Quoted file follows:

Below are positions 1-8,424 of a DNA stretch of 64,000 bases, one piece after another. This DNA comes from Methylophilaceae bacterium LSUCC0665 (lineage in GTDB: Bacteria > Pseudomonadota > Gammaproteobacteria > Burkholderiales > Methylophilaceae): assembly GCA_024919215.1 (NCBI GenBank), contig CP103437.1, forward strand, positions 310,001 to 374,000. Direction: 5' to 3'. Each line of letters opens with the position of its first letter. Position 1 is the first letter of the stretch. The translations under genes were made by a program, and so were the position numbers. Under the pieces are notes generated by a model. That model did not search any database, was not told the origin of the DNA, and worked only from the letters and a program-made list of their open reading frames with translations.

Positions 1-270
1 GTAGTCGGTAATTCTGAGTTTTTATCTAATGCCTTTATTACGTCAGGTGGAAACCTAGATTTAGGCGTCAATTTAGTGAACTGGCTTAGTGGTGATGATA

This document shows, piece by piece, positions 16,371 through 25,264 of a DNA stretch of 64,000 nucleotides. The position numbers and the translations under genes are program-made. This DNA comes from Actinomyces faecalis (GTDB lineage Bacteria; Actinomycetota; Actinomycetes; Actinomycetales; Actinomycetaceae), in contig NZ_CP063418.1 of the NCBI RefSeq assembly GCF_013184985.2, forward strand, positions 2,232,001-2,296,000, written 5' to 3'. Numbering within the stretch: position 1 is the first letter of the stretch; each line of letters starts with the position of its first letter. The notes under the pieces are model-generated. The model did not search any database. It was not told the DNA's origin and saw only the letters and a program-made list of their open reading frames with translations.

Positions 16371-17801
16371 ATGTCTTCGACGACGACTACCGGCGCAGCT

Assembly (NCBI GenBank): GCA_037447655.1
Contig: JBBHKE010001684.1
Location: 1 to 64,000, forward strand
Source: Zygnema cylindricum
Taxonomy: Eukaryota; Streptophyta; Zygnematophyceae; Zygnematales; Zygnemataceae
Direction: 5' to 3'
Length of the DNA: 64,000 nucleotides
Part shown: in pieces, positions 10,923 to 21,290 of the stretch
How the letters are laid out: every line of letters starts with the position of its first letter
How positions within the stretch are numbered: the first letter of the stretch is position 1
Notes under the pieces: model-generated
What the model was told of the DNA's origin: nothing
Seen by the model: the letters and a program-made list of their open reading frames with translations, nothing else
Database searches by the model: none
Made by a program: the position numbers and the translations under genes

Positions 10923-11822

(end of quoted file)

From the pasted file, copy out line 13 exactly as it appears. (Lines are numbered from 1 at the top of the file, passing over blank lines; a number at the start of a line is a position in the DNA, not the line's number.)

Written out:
Length of the DNA: 64,000 nucleotides